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    These Montreal Artists Recreated '90s Teen Heartthrob Photos With Women

    Remember JTT in denim overalls?

    Teen magazines like Tiger Beat have always been about teen boys pretending to be men for the consumption of young girls. But what if that became grown women posing as teen boys pretending to be men for the consumption of young girls?

    Jon Premosh / BuzzFeed News

    The result is actually kind of magical.

    Richmond Lam

    Montreal artist Eve Thomas and photographer Richmond Lam teamed up to create Poster Boys, a series of portraits transforming women into teen heartthrobs circa the early '90s. That's Thomas below, channelling Devon Sawa.

    Richmond Lam

    While all the shots are inspired by specific boys, they also touch upon a universal aesthetic that teen girls flocked to.

    Richmond Lam

    Some inspirations are pretty memorable, however. The above image, for example, is a clear throwback to Jonathan Taylor Thomas in Bop magazine.

    Thomas told BuzzFeed Canada she was drawn to these teen publications that, while wildly popular for the girls who read them, were ignored by everyone else.

    "These girls just rule this universe, it’s not for anyone else," said Thomas.

    "This project in some ways can be exactly what you want it to be, just like the boys," said Thomas. "It can be 'oh, that’s funny, that’s uncanny.' Or it can be just a total deep, traumatizing, entertaining look into the psyche of little girls for people just remembering this crazy intense period of their lives."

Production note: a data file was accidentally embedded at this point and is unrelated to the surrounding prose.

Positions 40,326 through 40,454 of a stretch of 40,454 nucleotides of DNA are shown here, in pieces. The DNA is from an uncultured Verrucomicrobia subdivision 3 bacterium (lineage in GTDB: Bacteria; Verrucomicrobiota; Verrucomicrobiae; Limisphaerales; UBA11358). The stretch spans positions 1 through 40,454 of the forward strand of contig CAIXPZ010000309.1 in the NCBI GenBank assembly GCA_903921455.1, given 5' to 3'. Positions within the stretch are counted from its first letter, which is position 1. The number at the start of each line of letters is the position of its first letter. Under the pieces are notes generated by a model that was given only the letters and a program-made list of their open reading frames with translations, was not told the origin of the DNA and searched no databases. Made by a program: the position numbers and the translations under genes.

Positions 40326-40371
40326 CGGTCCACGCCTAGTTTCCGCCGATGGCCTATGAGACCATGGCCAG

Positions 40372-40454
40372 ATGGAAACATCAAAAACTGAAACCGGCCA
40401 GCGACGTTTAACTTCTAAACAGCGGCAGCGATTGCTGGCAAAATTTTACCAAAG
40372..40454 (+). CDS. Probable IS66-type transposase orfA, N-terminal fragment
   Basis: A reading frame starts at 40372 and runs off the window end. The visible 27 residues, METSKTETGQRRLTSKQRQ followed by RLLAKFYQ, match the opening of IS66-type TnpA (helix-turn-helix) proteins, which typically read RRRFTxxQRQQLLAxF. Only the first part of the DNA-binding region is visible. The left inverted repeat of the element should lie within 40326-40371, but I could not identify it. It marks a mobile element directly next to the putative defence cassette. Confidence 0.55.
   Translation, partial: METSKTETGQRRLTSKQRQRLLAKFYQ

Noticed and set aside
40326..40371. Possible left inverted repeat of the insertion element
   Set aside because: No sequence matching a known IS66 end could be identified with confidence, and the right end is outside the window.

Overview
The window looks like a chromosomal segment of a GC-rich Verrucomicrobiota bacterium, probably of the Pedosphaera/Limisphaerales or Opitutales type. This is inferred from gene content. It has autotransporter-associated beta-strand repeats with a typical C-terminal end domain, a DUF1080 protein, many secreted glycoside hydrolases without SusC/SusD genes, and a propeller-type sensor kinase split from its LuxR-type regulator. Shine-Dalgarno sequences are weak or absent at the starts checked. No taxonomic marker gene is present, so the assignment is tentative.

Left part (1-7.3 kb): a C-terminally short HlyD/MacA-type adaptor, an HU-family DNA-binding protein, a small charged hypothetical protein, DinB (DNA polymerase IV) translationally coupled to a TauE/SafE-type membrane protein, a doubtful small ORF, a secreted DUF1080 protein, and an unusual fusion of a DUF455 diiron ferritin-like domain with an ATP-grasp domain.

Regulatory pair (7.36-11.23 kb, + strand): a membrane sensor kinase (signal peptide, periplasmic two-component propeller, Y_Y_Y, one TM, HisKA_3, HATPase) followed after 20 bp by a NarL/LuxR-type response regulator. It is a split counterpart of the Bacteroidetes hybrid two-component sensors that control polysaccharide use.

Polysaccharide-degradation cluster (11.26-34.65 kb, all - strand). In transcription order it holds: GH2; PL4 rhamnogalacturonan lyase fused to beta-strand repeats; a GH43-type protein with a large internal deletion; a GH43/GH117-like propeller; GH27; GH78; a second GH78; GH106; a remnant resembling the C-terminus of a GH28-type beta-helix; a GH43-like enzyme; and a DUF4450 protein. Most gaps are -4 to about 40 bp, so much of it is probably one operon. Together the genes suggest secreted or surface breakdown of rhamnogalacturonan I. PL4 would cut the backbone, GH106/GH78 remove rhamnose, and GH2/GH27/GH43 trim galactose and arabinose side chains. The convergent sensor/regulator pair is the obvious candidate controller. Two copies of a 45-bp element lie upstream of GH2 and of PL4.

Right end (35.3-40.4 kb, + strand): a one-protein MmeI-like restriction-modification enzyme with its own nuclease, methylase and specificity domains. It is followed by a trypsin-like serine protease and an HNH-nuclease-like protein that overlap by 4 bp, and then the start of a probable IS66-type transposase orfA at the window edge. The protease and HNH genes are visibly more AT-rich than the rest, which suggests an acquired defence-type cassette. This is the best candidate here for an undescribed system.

Richmond Lam

    The images also speak to how girls' sexuality is both dismissed and feared.

    On the one hand, Thomas said, girls are treated as if "they’re just naturally timid and don’t really have sex drives."

    "But on the other hand they're a terrifying force, starting at the age of nine, that we must contain."

    It's also a wonderfully queer project, not only with the models (many of whom incidentally identify as LGBT), but in the way people have reacted to the images.

    Richmond Lam
    Richmond Lam

    "One way to enjoy the show is to look at this hot drag," said Thomas. Or for lesbians, she said, it's sparked conversations about how the teen heartthrob phenomenon played into discovering their sexuality.

    "I’m not trying to make any grand pronouncements about queerness or trans identity or anything like that," said Thomas. "But I find it interesting just how much freedom or experimentation is allowed little girls."

    Richmond Lam

    The series will debut on April 16 in Montreal and you can see more on the project's website.